Functional interaction between angiotensin ii receptor type 1 and chemokine (C-C motif) receptor 2 with implications for chronic kidney disease

Mohammed Akli Ayoub, Yuan Zhang, Robyn S. Kelly, Heng B. See, Elizabeth K.M. Johnstone, Elizabeth A. McCall, James H. Williams, Darren J. Kelly, Kevin D.G. Pfleger

Research output: Contribution to journalArticlepeer-review

33 Citations (Scopus)

Abstract

Understanding functional interactions between G protein-coupled receptors is of great physiological and pathophysiological importance. Heteromerization provides one important potential mechanism for such interaction between different signalling pathways via macromolecular complex formation. Previous studies suggested a functional interplay between angiotensin II receptor type 1 (AT1) and Chemokine (C-C motif) Receptor 2 (CCR2). However the molecular mechanisms are not understood.We investigated AT1-CCR2 functional interaction in vitro using bioluminescence resonance energy transfer in HEK293 cells and in vivo using subtotal-nephrectomized rats as a well-established model for chronic kidney disease. Our data revealed functional heteromers of these receptors resulting in CCR2-Gαi1 coupling being sensitive to AT1 activation, as well as apparent enhanced β-arrestin2 recruitment with agonist co-stimulation that is synergistically reversed by combined antagonist treatment. Moreover, we present in vivo findings where combined treatment with AT1- and CCR2-selective inhibitors was synergistically beneficial in terms of decreasing proteinuria, reducing podocyte loss and preventing renal injury independent of blood pressure in the subtotal-nephrectomized rat model. Our findings further support a role for G protein-coupled receptor functional heteromerization in pathophysiology and provide insights into previous observations indicating the importance of AT1-CCR2 functional interaction in inflammation, renal and hypertensive disorders.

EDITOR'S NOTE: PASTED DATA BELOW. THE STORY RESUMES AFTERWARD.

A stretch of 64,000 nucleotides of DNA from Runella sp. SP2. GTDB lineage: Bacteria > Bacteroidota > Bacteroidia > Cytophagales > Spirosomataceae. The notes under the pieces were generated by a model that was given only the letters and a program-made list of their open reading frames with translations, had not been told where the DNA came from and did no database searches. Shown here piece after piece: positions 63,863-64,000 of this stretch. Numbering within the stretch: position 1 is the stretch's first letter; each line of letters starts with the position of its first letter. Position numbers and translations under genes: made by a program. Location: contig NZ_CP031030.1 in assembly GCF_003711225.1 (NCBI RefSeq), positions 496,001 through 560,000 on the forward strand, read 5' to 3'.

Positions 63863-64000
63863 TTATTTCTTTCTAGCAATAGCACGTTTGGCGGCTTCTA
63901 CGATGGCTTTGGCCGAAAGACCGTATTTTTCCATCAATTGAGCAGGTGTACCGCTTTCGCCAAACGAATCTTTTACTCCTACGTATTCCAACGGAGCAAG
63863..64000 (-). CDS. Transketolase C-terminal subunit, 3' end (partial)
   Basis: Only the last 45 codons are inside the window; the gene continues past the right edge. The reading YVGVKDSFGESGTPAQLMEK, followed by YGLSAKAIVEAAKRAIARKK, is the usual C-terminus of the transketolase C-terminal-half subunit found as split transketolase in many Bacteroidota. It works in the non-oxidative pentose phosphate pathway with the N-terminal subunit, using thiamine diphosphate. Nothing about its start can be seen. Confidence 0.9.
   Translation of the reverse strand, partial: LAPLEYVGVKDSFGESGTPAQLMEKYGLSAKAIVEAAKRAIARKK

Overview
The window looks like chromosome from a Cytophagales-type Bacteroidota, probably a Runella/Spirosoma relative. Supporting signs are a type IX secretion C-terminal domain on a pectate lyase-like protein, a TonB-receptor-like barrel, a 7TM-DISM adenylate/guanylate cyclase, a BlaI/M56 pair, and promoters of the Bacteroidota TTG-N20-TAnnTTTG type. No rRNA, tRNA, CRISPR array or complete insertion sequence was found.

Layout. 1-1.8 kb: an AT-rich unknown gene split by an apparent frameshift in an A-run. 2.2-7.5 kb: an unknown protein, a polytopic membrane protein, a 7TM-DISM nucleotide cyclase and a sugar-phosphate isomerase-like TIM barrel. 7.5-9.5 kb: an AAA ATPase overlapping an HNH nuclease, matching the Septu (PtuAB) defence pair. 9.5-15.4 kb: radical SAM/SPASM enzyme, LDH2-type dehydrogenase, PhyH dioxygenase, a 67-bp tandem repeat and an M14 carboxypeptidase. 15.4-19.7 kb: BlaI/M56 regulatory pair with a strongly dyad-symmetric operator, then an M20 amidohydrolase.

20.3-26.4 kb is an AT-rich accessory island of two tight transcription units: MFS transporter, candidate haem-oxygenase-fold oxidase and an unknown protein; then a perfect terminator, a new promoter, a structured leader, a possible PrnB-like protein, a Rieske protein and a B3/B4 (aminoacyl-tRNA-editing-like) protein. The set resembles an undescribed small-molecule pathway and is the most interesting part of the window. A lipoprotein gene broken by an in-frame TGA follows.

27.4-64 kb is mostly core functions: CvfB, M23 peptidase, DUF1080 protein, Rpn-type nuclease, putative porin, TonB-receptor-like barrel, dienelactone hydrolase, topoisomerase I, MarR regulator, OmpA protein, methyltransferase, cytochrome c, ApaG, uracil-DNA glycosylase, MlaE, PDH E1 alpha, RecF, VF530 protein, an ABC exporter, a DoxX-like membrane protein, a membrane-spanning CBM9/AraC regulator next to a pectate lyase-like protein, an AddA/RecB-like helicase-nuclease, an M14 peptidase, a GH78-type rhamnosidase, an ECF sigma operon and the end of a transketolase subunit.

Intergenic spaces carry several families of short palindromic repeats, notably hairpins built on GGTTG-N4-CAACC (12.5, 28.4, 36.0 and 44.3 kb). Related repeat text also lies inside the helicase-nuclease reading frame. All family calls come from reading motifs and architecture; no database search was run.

Original languageEnglish
Article numbere0119803
JournalPLoS ONE
Volume10
Issue number3
DOIs
Publication statusPublished - Mar 25 2015
Externally publishedYes

ASJC Scopus subject areas

  • General

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